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Myanmar Military Arrests 2 Journalists from Friendly Media


Myanmar's military government, which has cracked down on independent media since seizing power last year, has arrested two journalists working for outlets sympathetic to it, a reporter familiar with their situation and a news report said Wednesday.

The two journalists were arrested last week right after attending an Information Ministry news conference in the capital, Naypyitaw, said the reporter, who spoke on condition of anonymity because he feared he could also be arrested.

Win Oo, editor of New History for People, which primarily posts videos on YouTube, and Zaw Min Oo, editor of Dae Pyaw, or "Tell Forthrightly," a small online news service, are believed to be the first journalists from media sympathetic to the ruling military to be arrested. There has been no official report about their arrests, which appear to be related to questions they asked at the news conference that may have annoyed the authorities.

Since ousting the elected government of Aung San Suu Kyi last year, the military government has shut down virtually all critical outlets and arrested nearly 150 journalists, publishers and media executives. More than 50 remain detained, most of them on the charge of incitement for allegedly causing fear, spreading false news, or agitating against a government employee.

The military-run Information Ministry usually holds a news conference at least once a month and journalists from about 20 news outlets are regular attendees. Very few pose difficult questions, and very few journalists from the small number of independent outlets that are still legally operating attend the news conferences.

Win Oo was arrested for referring to Aung San Suu Kyi four times as "Amay Suu," or "Mother Suu," an affectionate term of respect used by her supporters, and for calling for to be released along with journalists before asking a question about the increase in prices of commodities.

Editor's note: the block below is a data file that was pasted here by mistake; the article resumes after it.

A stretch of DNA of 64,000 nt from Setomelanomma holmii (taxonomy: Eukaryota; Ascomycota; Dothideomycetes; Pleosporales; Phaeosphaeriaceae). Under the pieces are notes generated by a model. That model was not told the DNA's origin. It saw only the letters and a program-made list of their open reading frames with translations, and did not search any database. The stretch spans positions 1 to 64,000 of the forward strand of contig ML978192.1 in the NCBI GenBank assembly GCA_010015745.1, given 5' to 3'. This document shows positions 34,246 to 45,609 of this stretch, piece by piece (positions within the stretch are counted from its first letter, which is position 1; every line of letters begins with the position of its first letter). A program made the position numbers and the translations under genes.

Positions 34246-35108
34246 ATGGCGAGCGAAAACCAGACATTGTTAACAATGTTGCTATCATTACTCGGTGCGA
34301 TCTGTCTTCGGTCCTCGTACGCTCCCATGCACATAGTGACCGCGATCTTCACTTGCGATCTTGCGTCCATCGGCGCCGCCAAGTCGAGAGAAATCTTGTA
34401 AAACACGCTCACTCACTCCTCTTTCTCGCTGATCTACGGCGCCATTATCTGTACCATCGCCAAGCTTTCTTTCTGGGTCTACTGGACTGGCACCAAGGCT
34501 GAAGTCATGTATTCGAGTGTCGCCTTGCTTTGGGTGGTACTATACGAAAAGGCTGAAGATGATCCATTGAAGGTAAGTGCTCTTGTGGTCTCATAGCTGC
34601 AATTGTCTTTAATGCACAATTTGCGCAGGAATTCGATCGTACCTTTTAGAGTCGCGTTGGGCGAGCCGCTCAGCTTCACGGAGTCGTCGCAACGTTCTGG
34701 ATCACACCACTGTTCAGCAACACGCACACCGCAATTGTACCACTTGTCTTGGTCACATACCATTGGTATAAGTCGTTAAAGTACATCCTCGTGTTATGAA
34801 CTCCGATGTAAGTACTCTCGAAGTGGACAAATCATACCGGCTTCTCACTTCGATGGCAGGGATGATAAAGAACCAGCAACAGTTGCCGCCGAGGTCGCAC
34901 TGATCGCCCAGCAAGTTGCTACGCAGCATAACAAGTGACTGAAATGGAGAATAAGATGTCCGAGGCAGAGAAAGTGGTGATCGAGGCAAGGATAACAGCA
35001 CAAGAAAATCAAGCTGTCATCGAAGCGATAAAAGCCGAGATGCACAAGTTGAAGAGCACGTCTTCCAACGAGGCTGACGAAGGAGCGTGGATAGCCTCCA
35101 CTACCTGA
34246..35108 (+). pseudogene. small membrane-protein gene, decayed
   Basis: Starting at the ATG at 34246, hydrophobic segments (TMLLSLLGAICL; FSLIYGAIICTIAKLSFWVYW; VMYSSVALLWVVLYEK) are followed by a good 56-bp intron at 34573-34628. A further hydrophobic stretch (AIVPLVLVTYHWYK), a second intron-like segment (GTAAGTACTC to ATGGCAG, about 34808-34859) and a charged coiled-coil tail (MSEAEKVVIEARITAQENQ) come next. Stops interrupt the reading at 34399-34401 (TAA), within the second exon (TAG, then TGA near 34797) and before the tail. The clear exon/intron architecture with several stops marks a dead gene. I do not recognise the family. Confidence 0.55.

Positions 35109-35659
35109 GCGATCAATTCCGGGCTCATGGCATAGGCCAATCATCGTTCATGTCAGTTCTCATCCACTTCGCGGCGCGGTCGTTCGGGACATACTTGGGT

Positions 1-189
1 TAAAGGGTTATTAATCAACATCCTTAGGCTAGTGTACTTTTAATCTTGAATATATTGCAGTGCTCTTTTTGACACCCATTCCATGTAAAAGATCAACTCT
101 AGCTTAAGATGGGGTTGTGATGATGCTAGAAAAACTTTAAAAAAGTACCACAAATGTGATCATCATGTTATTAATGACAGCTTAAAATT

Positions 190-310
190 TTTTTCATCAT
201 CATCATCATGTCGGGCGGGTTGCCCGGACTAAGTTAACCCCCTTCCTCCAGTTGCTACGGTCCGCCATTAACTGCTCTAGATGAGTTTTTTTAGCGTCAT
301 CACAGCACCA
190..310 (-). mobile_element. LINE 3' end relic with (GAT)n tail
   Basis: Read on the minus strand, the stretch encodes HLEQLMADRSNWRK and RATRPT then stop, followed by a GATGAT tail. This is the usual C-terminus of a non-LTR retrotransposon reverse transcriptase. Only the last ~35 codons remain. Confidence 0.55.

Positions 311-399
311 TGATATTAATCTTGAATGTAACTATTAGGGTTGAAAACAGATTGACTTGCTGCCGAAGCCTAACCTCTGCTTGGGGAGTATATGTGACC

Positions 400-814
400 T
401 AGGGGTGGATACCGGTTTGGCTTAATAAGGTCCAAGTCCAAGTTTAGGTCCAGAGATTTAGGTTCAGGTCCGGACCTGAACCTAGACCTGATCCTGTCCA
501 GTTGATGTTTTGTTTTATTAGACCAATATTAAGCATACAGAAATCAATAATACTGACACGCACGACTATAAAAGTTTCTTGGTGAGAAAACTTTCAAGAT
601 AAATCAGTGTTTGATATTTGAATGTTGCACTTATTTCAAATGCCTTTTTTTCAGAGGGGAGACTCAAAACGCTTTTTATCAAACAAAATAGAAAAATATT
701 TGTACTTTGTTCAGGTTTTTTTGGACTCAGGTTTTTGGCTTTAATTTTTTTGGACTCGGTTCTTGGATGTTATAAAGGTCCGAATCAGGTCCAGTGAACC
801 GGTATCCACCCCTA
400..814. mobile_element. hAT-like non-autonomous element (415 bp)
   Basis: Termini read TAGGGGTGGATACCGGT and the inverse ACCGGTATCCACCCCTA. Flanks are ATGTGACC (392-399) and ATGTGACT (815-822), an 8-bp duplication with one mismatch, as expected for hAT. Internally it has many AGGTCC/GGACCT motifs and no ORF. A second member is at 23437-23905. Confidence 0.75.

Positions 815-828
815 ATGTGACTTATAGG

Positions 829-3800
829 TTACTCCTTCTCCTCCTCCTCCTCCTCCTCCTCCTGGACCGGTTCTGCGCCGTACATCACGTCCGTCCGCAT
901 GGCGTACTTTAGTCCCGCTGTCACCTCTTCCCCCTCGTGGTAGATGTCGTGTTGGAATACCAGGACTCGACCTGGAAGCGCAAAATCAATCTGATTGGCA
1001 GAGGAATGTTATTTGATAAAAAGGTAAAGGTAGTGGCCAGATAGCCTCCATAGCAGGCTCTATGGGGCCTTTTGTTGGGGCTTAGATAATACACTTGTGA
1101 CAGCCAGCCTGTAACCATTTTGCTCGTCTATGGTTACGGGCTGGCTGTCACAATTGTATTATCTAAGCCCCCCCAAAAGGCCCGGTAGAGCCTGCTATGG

Suu Kyi was arrested the day of the army takeover and has been tried on a variety of charges and sentenced to 26 years in prison. Her supporters and right groups describe the cases against her as fabricated and intended to prevent her future participation in politics.

Major Gen. Zaw Min Tun, the military's spokesperson, did not respond to the comments about Suu Kyi, though he answered Win Oo's other questions.

The reporter who spoke on condition of anonymity said it was unclear why Zaw Min Oo, who was at the news conference, was arrested on the same day.

The Democratic Voice of Burma, an online and radio news agency that is critical of the military, reported that according to another journalist at the news conference, he was arrested for questioning whether cease-fire talks between the army and the Karen National Union, a major ethnic rebel group in eastern Myanmar, had broken down because there was no parliament in place. The cease-fire talks are often cited by the military as one of its accomplishments.

The two arrested journalists are being held in the main prison in Naypyitaw, it reported.

Zaw Min Oo has been arrested at least once before, when Suu Kyi was still in power. In May 2020 he was sentenced to two years in prison for allegedly reporting false information about the coronavirus pandemic. Press freedom groups decried his arrest, one of several showing that freedom of speech was also impaired under Suu Kyi's government.

The crisis caused by last year's army takeover has also resulted in large-scale violence. The seizure of power was met with widespread peaceful protests that were quashed with lethal force, triggering armed resistance that some U.N. experts have characterized as civil war.